The challenge of predicting the future is you have to wait to find out if you’re right.
As much as folks may want to claim they can predict the future – especially around the stock markets – the reality is, you can’t; because investors are fickle, and supply and demand are funny things.
Underneath all the layers of sophistication – the models – the math – the rationalization – are humans and machines. These market participants are crunching all this data, trying to get to one basic decision: should I own this investment or not? Buy, hold, or sell?
It’s a simple explanation for how markets can get irrational – because people can get irrational.
So looking into the future, after 2020 gave us so many new variables to consider — so many things that can shift both the supply and demand side of the equation — is really more of a glorified guess than much else.
Yet here we are, doing our glorified guessing.
So, what concerns are on the table?
Biggies: a mess of a political climate; monetary policy and the repercussions of creating new dollars; fiscal policy and the creation of new taxes or legislation; foreign policy and geopolitical risk; environmental policy and its impact on regulation; the list goes on.
So how do we make sense of it all?
Here’s an old adage that’s appeared on this blog: keep doing what you’re doing until the markets tell you to change. It’s a rather simple way of saying ‘don’t fight the trend.’
So, until the trend shows evidence of changing, what then?
Short-term (as in, for the next week or two… or maybe longer), the markets are declining in volatility and moving higher. Largely this appears to be in anticipation of additional government stimulus. The PPP program has a second wave, and it appears likely there will be more direct stimulus (essentially beta testing universal basic income – a subject for another day).
The push higher, in the short-term, has followed a trend line the past several weeks evident in the graph below. If trend continues, expect the SPX to finish the week somewhere between 3827 and 3851.
Looking a little deeper under the hood, the chart below shows the S&P 500 as over-bought. As discussed in the past, this is a condition, but not necessarily a short-term indicator of a pull-back in prices.
The temptation is to assume markets want to pull back, or revert to the mean. Longer-term, this may be the case. But often times markets will find a sort of short-term consensus that leads to a push higher for prices. When this happens, you can see markets in over-bought conditions for a while. In fact, sometimes markets even break-out higher. So don’t read too much into this. It just means the up-trend is currently in place. Once it breaks, we likely see a spike in volatility and downward moves in prices. Until then, we look for confirming indicators and other signals to help validate where the herd is headed.
Finally, looking ahead to the rest of 2021…
This is a very challenging year to project. Based on the current Price-to-Earnings multiple and projected earnings, the S&P 500 projects out to 5200. That’s a gain of about 40 percent.
Frankly, this seems extraordinarily unlikely given the overall economic uncertainty of the day.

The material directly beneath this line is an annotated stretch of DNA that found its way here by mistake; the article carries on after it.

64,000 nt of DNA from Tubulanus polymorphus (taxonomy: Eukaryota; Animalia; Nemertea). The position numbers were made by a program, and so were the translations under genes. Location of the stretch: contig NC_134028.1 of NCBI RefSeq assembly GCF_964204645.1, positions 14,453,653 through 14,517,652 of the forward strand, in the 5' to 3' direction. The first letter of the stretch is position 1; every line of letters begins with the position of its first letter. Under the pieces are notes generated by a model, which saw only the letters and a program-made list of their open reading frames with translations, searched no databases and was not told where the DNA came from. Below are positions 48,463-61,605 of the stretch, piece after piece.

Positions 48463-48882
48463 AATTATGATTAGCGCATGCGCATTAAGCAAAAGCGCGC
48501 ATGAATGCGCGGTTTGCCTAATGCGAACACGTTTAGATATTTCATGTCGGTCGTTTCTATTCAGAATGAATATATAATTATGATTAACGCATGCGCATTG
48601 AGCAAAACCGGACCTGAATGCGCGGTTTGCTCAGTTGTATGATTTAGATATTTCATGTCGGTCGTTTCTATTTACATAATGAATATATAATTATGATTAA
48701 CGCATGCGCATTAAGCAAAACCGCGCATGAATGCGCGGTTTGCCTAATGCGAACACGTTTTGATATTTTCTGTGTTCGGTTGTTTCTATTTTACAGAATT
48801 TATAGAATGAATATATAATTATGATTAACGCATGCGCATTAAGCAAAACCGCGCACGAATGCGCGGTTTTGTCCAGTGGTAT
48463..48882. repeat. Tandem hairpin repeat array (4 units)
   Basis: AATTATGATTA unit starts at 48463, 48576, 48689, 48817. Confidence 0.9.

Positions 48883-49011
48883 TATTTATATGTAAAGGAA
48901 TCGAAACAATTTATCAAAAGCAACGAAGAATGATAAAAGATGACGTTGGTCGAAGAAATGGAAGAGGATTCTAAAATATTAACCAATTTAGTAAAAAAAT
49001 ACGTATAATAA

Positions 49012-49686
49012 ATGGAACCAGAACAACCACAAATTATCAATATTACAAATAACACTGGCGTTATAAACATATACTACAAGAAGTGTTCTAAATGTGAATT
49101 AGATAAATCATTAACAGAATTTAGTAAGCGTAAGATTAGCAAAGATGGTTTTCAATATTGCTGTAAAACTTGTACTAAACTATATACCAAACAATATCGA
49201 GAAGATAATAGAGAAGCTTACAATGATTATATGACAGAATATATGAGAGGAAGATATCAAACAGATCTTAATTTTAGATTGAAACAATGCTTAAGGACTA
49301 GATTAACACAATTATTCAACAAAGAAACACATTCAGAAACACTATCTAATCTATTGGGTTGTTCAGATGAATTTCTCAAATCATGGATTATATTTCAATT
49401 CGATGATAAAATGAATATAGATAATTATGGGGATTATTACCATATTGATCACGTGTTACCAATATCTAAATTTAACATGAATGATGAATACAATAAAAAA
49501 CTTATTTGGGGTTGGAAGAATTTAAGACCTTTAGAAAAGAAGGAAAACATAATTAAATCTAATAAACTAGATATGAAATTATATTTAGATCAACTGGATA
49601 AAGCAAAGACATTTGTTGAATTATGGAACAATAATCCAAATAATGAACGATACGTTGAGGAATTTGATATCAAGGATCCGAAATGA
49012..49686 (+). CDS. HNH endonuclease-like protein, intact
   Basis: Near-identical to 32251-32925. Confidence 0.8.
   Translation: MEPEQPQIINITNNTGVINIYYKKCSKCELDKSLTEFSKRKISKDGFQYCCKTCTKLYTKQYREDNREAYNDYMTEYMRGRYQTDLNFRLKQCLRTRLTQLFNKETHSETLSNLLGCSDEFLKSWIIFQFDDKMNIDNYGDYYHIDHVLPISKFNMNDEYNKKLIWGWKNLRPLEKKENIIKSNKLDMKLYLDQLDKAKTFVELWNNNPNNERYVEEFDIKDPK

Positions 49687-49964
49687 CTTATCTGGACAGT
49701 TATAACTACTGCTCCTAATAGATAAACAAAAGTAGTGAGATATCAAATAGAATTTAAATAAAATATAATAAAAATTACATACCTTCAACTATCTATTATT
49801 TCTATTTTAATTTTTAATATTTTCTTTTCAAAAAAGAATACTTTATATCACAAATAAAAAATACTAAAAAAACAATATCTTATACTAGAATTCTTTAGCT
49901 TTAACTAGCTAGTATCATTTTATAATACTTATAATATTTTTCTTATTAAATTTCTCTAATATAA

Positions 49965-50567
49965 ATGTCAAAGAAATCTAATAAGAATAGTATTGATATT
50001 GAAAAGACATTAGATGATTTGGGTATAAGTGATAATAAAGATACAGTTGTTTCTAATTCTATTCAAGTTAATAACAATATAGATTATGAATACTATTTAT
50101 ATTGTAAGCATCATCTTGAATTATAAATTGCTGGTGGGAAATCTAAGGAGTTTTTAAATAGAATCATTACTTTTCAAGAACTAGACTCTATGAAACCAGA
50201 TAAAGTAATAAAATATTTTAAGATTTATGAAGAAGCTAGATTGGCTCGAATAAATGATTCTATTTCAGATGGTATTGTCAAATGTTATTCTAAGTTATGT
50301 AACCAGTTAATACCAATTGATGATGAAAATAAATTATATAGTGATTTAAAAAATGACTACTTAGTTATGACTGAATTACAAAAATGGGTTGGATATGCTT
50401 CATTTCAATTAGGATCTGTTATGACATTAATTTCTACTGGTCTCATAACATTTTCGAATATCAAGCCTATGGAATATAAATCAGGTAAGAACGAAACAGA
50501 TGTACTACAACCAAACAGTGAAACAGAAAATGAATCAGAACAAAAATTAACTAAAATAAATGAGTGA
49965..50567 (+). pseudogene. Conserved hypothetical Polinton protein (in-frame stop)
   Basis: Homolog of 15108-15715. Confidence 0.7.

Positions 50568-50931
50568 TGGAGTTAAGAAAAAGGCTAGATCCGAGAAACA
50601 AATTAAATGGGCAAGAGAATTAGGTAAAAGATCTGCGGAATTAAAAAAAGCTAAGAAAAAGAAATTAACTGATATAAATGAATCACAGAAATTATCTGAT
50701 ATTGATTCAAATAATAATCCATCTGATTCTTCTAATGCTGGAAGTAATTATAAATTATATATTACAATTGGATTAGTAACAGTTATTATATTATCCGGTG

Taking a more subdued view of the future, we have a year-end target for the S&P 500 between 4260 and 4350.
There is some math behind these numbers, and a lot of trend analysis. If you’d like a deeper dive into this, watch last week’s forum call under the technical section at about 35 or 40 minutes into the call.
The summary is this: if you sort of normalize data and take some of the Covid extremes out of the mix, the trend was still pretty strong. That trend should continue in the near-term because of additional stimulus. But, with the political regime change and the blue wave in Washington, it’s more likely we see a return of Obama-era policy and additional regulations. This should create some growth headwinds for earnings, which in turn will slow down the rate of growth.
If these projections are correct, the first quarter of 2021 should be relatively strong, but it’s likely the markets will have to digest some policy change – and possible inflation – that will likely derail the current up-trend. Hence the low probability of a 5200 finish for the SPX.
Another trend to watch for 2021 is asset rotation. Large tech has been a huge beneficiary of the Covid trend. This sector of the market has driven a large part of the major index returns.
If money begins to shift from less large-tech over-weight into other sectors of the markets, the major indexes could experience some headwinds. However, other areas of the market – such as small and mid-caps, value players, and international holdings — may benefit from asset rotation.
So these are major themes we’re watching this year:
Will the Fed begin to increase rates in the latter half of the year in response to rising inflation? Will a big-tech asset rotation create opportunities in other areas of the market? Will emerging markets benefit from a weakening dollar as rates rise? Will commercial real estate recover after covid, or has the workplace permanently changed to a more work-at-home model?
Oh, and don’t worry. There will be more questions. We’re only a week into 2021 and look what we’ve already dealt with. And you thought 2020 was an adventure…
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